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Six hours later, Americans had more good news from space as they watched the televised deployment from Discovery's cargo bay of the $100 million Tracking and Data Relay Satellite. And so, on the first day of its scheduled four-day mission, the five-man Discovery crew achieved one of its major goals -- sending TDRS toward its designated orbit -- and seemed well on its way toward the other: a successful test flight of the newly refurbished shuttle. Discovery's leap into space seemed at last to have given the nation, as well as NASA, a long-needed catharsis, purging it of the lingering horror of the Challenger disaster, restoring the battered pride of Americans in their technological prowess and providing new impetus to a languishing space program.
Despite all the euphoria, some tough questions remained, not only about the future of the shuttle program but also about where the Discovery mission would lead the country's space program in the years ahead. Since the Challenger tragedy, America's lead over the Soviets has slipped, ambitious plans for scientific experiments in space have stalled, and commercial and military payloads have for the most part been grounded. Declared J.R. Thompson, director of the Marshall Space Flight Center in Alabama: "One good launch doesn't make a space program, but it's a damn good start!"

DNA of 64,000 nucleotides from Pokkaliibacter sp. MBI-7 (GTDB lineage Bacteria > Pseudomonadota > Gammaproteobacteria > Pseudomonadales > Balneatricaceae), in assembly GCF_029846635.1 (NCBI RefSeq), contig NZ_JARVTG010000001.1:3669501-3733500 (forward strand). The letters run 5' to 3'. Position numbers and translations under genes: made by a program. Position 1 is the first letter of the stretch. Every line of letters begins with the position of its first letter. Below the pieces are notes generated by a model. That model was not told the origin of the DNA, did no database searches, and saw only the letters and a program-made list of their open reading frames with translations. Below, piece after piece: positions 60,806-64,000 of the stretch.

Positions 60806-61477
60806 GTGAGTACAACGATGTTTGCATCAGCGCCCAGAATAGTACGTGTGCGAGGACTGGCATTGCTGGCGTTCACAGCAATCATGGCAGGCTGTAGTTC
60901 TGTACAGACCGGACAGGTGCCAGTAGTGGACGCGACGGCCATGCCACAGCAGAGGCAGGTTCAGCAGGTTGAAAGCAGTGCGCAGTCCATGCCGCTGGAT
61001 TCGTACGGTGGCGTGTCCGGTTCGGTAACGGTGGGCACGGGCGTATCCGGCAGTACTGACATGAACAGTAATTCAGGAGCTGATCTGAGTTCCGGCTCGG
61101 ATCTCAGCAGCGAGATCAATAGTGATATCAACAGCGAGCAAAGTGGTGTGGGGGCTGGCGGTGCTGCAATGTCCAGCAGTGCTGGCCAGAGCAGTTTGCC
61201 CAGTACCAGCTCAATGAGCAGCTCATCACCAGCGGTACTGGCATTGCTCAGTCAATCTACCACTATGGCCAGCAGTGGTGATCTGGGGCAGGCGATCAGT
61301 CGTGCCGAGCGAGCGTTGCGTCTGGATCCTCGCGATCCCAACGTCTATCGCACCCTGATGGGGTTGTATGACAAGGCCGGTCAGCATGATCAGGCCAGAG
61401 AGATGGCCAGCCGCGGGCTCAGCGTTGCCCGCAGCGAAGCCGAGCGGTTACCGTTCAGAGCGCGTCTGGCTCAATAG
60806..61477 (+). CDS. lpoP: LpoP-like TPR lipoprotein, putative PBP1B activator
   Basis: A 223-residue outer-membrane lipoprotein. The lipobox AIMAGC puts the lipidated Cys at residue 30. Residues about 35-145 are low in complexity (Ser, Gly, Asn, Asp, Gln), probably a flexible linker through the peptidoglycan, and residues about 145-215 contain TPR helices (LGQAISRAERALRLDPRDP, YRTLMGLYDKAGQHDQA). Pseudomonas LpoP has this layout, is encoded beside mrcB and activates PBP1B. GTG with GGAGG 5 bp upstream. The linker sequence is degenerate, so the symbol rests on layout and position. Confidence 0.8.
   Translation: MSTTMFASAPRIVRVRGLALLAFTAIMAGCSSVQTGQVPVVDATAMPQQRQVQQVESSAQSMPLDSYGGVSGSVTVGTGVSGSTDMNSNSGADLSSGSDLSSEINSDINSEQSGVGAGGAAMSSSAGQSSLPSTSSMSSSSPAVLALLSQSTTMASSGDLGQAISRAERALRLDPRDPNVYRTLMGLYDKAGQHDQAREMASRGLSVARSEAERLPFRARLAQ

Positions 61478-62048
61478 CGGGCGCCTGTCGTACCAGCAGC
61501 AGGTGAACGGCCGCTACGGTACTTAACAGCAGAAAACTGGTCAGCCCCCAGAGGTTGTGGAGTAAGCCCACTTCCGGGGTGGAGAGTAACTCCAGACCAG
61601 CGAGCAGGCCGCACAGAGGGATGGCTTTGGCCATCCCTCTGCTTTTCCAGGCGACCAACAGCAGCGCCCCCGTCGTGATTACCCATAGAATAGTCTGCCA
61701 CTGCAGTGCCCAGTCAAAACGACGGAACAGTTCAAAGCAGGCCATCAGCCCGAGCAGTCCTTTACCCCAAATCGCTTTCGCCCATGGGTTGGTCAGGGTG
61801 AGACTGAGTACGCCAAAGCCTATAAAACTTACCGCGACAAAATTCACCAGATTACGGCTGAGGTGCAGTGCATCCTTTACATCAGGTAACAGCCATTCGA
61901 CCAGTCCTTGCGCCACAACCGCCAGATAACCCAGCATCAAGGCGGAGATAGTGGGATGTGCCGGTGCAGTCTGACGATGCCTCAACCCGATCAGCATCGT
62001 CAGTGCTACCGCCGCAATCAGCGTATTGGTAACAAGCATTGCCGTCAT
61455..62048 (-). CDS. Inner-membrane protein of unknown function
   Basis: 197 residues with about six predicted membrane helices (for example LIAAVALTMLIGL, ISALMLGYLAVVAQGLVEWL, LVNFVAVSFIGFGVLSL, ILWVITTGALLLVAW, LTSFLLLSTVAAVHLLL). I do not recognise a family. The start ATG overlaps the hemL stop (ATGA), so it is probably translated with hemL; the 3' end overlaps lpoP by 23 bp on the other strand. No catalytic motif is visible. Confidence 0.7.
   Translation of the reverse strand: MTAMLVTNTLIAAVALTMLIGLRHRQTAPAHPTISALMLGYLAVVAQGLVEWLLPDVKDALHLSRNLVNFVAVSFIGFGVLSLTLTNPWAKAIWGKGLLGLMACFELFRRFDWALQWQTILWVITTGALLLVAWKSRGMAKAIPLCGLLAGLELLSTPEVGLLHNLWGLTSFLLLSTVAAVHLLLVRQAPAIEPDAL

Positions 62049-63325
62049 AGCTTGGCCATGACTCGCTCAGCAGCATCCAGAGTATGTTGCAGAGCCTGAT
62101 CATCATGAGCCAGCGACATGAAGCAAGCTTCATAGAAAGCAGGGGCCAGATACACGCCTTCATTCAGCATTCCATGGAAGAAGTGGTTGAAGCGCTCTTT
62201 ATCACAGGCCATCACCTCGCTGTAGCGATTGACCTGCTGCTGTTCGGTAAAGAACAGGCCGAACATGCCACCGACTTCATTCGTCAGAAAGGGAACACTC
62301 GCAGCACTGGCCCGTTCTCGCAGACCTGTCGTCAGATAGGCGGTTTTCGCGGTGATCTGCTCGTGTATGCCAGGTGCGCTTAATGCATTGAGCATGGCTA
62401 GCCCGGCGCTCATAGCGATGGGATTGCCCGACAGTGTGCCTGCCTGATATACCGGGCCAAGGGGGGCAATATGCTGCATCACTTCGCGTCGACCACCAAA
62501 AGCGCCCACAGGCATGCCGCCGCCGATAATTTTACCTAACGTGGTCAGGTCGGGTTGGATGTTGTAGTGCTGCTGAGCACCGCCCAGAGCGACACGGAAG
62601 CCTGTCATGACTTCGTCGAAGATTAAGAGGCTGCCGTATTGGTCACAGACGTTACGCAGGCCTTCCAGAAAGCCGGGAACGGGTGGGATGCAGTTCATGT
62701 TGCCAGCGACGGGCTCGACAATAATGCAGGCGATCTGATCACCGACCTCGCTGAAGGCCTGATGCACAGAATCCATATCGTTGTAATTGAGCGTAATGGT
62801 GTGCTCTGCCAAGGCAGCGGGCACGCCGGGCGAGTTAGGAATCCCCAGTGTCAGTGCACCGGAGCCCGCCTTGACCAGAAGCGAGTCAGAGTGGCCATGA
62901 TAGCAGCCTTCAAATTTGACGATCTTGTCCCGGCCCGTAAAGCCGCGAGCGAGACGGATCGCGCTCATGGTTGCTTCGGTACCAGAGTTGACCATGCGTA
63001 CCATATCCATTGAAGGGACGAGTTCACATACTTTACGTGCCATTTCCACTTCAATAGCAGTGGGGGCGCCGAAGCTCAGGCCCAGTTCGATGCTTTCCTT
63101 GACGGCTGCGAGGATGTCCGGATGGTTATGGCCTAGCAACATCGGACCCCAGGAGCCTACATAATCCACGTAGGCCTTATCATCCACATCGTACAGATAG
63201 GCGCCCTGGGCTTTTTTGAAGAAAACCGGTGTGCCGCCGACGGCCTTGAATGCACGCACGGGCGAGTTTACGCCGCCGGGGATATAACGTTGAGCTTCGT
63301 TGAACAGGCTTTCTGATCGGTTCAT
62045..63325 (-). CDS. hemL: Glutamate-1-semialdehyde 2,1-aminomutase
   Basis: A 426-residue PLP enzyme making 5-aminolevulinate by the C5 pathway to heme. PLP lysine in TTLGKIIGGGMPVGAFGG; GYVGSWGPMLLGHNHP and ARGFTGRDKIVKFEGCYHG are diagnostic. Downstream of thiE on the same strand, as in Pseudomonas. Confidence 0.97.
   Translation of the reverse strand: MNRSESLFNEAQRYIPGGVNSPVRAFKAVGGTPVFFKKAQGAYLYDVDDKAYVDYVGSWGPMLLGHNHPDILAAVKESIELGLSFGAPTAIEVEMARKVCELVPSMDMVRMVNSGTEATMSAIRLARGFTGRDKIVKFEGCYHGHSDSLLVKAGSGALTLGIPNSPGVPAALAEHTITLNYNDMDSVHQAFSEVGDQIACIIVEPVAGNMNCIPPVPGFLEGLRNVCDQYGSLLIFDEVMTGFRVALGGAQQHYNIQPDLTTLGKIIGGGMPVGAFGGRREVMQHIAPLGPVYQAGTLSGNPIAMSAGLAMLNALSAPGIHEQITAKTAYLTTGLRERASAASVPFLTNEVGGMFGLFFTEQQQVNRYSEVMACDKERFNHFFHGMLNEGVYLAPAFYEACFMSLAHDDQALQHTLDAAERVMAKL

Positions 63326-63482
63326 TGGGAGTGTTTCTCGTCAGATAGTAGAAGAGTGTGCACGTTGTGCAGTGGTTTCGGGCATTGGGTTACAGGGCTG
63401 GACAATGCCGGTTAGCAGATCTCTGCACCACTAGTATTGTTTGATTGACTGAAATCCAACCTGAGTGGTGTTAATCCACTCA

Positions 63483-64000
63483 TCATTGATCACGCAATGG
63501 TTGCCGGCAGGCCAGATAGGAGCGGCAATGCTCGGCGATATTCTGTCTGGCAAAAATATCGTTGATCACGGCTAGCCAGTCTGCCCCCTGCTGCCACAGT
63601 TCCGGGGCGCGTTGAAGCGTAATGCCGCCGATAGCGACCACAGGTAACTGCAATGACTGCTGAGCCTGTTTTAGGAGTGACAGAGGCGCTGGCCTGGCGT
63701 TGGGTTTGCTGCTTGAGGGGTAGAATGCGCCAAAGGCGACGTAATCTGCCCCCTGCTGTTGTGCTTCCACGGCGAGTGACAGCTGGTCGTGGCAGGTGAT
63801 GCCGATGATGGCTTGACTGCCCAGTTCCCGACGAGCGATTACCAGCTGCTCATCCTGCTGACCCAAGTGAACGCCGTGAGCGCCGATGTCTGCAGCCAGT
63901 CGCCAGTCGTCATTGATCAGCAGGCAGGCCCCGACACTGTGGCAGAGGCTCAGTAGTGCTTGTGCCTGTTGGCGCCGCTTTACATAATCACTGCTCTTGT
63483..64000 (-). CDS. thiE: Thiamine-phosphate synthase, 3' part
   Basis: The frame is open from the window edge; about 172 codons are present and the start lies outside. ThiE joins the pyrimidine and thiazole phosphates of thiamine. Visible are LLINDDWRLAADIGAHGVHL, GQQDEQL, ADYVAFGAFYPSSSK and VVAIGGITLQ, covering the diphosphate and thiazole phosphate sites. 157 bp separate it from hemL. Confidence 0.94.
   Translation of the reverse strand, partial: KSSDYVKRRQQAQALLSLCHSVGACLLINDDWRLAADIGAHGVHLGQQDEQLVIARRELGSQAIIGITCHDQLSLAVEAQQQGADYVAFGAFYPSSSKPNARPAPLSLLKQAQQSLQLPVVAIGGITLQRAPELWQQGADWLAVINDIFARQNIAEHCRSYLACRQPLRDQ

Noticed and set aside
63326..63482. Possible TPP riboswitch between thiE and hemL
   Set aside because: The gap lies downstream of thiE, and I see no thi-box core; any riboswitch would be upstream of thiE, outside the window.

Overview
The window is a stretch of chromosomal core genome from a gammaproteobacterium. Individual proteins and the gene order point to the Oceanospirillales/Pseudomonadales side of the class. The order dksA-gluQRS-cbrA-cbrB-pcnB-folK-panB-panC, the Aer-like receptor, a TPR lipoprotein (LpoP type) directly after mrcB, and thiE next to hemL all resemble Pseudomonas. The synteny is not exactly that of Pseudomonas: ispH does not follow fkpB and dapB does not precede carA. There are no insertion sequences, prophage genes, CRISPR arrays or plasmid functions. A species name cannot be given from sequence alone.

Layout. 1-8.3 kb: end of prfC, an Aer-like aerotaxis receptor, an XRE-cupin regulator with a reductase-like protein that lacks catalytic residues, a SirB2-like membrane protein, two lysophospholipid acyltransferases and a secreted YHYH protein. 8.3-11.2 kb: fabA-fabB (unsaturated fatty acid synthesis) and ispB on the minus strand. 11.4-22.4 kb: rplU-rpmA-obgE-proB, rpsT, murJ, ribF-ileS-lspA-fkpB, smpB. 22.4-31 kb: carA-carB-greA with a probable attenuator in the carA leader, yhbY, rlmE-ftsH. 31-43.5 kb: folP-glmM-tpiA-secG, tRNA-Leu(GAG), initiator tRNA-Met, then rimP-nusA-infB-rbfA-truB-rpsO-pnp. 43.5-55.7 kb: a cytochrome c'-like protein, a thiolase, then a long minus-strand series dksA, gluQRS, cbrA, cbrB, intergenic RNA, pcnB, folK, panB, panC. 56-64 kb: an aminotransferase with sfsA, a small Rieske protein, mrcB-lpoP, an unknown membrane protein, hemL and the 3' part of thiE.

It certainly was. As the shuttle eased into orbit, mission commander Hauck felt only delight at the immediate tasks at hand. "We're looking forward to the next four days," he said. "We have a lot to do, and we're going to have a lot of fun doing it." Several hours later, astronauts Mike Lounge and David Hilmers, manipulating controls in the cabin, raised and tilted the TDRS package in the cargo bay, and activated springs that pushed it out of the open doors into space. After Hauck and pilot Dick Covey had maneuvered the shuttle to a safe 45 miles away, the TDRS rocket ignited, sending the satellite farther away from earth. Later that night, the TDRS rocket's second stage precisely nudged the satellite into a geosynchronous orbit, where it hovered 22,250 miles above the Pacific Ocean.
There, like a butterfly emerging from a cocoon, it unfolded two huge solar panels and two large umbrella-like antennas. Together with its sister satellite, TDRS-1 (already in orbit over the Atlantic), the new TDRS will give NASA the ability to communicate through a single ground installation with dozens of U.S. civil and military satellites.
While the other astronauts continued to check out Discovery's systems, Pinky Nelson began the first of eleven science experiments: growing crystals, which form more precisely in zero gravity, of specialized proteins such as gamma interferon and an enzyme found in the AIDS virus. By studying the crystals, scientists at the Center for Macromolecular Crystallography at the University of Alabama-Birmingham hope to learn more about the structure of the proteins, which may enable researchers to create new disease-fighting drugs. Other experiments scheduled during the mission included the production and study of crystalline organic thin films, evaluation of an onboard infrared communications system and the production in four space furnaces of special metallic alloys.